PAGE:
I can't believe this.

I accept that the company has actually issued these statements and I accept that El Reg is reporting it. But I honestly find it no easier to believe than if I saw a cow begin to levitate in front of me.

A company could just not be this incompetent. It just doesn't compute in my brain.

Idiot millennials are saving credit card PINs on their mobile phones


And pre-Millienials were tech savants?

Can we ditch honing in on "Millenials"? I'm sick of every bandwagon news site suddenly starting to throw the word around every other article as if it has some actual significance. If anything, I would have thought "Millenials" probably have a higher average IT knowledge than older generations.

Maybe they just don't care because there aren't any well-paying jobs and there's nothing IN their bank-accounts except ten grand of student debt, did you think of that?

Grumpy icon for grumpy post ----------->

EDIT: And yes, I read the article. If they're five percentage points higher than the previous generation likely to store the numbers in their phone, I suspect that's more to do with smartphone ownership and use of online banking than tech expertise.

How to not get pwned on Windows: Don't run any virtual machines, open any web pages, Office docs, hyperlinks ...


Re: Sad pretty much not being able to use the PC

>>"Yet somehow your phone and tablet can be on the Internet wherever you go all day long with nary a twitch. It's almost as if there were a specific software vendor involved in all of this PC malware mess."

I'd lay good money that you would also be critical of the Windows Store. In fact, given that this is Mikel, long-time poster on El Reg. noted for virulent anti-Microsoft posts, I'd say it's almost a certainty you've been against it. Yet you compare Windows (open and free to install what you want) to locked down systems like iPads and Windows RT. If you can't see the relevant distinction between an iPad and a Windows OS machine is not vendor but user privileges, you're wilfully blind.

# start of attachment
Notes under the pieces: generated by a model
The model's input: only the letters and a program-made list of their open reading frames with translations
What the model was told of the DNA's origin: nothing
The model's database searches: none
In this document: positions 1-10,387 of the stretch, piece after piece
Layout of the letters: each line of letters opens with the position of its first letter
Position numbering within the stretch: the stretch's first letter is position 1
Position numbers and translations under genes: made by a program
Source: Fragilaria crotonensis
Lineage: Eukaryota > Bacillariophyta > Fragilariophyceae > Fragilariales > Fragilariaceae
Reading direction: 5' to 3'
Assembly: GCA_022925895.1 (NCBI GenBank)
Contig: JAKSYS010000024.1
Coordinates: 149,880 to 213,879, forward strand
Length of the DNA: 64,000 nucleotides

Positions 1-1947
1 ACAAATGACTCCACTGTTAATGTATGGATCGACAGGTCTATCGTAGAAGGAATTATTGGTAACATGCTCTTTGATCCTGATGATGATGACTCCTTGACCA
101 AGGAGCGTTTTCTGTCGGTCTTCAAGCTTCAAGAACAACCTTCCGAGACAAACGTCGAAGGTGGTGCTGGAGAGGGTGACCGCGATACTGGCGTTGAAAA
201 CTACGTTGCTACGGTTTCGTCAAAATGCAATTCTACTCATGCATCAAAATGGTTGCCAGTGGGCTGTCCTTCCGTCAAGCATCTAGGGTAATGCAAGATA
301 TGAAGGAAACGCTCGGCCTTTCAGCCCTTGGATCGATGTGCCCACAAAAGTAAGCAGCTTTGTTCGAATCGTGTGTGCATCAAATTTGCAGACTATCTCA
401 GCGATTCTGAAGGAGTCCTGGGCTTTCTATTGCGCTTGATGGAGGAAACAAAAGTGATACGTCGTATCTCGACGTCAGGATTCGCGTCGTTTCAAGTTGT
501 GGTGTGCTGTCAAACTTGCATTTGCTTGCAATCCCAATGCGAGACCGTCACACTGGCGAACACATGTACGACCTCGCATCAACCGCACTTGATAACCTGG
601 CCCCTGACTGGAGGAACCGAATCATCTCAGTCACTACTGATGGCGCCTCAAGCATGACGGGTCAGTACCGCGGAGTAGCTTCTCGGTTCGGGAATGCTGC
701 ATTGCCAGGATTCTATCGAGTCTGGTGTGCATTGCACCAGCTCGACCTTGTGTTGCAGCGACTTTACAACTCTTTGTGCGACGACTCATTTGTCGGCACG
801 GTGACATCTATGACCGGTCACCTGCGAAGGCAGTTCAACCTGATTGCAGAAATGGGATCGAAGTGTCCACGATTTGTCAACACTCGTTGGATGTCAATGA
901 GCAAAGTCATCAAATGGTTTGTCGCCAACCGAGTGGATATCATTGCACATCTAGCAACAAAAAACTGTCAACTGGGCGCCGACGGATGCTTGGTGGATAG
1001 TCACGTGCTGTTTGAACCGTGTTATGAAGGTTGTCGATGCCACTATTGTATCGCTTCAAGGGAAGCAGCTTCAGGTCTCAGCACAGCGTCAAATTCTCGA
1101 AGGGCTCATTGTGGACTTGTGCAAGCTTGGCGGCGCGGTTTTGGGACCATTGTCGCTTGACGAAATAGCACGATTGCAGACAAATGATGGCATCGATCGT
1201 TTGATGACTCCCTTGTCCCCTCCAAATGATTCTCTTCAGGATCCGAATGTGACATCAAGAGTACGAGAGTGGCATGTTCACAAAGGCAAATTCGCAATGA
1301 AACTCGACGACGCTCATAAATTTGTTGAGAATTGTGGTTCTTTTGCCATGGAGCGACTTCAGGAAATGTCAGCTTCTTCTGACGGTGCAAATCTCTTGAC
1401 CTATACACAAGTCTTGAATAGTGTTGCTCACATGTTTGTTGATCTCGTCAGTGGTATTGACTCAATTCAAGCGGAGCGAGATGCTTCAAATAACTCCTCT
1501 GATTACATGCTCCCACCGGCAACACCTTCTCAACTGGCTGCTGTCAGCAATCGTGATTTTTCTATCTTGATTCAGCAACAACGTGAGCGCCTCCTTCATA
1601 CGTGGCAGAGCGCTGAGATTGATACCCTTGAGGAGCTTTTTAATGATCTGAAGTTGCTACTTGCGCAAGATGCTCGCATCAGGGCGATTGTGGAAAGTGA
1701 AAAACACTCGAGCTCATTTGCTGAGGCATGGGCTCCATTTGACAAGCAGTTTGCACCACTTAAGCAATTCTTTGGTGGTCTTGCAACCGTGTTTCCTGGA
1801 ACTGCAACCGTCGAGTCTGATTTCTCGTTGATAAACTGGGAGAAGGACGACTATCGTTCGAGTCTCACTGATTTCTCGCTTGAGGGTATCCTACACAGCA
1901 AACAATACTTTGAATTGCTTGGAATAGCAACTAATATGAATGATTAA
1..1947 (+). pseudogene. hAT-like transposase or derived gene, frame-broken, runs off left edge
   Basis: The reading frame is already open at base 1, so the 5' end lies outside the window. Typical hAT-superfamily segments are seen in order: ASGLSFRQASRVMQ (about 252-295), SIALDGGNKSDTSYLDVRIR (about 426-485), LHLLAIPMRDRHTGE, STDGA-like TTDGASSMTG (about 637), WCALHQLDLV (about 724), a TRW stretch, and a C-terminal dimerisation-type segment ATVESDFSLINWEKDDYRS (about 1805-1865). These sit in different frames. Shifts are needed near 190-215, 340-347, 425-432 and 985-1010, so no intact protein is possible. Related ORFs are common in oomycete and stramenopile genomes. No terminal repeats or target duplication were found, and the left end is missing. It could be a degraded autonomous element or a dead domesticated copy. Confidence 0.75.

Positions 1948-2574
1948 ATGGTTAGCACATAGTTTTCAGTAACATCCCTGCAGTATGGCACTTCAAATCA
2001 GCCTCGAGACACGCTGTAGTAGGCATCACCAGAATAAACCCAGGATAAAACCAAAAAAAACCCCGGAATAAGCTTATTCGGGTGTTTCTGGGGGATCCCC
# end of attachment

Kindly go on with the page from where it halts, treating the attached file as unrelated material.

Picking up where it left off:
Oh, and you should check out Android sometime (the most popular OS used for phones) which even at one's most charitable could not be described as having "nary a twitch" when it comes to security.


Re: How not to get pwned on Windows...

>>"Security bugs are a fact of life in all software - the bigger the code base, the more you can expect. Saying "my OS is less likely to get pwned than your OS" is just stupid."

It's not stupid. There are actual variations in security flaws between different OSs. Back in pre-Vista era, Windows was inherently less secure than GNU/Linux. That's no longer true. Windows is probably slightly more secure than GNU/Linux these days. And maybe that will change again over time - who knows. But it's not right to reject comparisons between OSs. It's useful. If nothing else, it keeps different vendors trying hard to compete in the area of closing down vulnerabilities.

>>"We all know that the "many eyes" theory spouted by the OSS hardliners is complete bullshit."

It's not "complete bullshit". It's a valid argument that Open Source benefits from people being able to inspect the source and find flaws. The problem is that the more complex the project, the more specialized you have to be to notice flaws. I can find a flaw in the MySQL source code. I can't find one in Firefox source - I simply wouldn't know where to start with their code base. But that doesn't mean that other people can't or that it's "bullshit".

The biggest security advantage of Open Source, though, is not guarding against accidental flaws, but against deliberate ones. It lets you examine the source for deliberate backdoors by the vendor. That has a lot of value, imo.

Flying Spaghetti Monster is not God, rules mortal judge


Re: Pastafarianism is under attack!

What's the feminine form of Pope. Is it Popess? Or Popette? I quite fancy being a Popette.

Hail Eris! She what done it all!


Re: Excellent

All I know about Jehovah's Witnesses is that the one I worked with never mentioned his religion in the entire time I worked with him (I found out from someone else) and he was one of the nicest and most helpful people I worked with, going out of his way to help and patiently dealing with some extremely trying situations.

I don't know how much of that was because of his faith, but I can conclude that one shouldn't judge people's character by their religion.


Re: Excellent

>>"So which religion isn't based on a work of fiction?"

In Discordianism, you actually have to be fictional to attain the higher levels of sainthood. The reasoning is that fictional people are more able to approximate the perfection needed to be a greater saint. If you're a real human being (and not a cabbage or something) the best you can get is level one saint, even if you're Emperor Norton or similar.

We make no distinction fnord between reality and fiction because effect is what matters and one can be equally inspired by Captain Yossarian as by a real person.

Personally, I'm more concerned in this case as to why the prisoner is being denied books of any kind. Is knowledge and learning withheld in US prisons unless you can justify it as part of your religion? Fiction or otherwise, let them have their books. Hail Eris!

Cinema boss gives up making kids turn off phones: 'That's not how they live their life'


EMPs are fiddly to create and require explosives to properly generate a pulse which is both noisy and requires a fairly unwieldy length of coil that you'd have to lug around and into the cinema.

Bullets are superior in every way.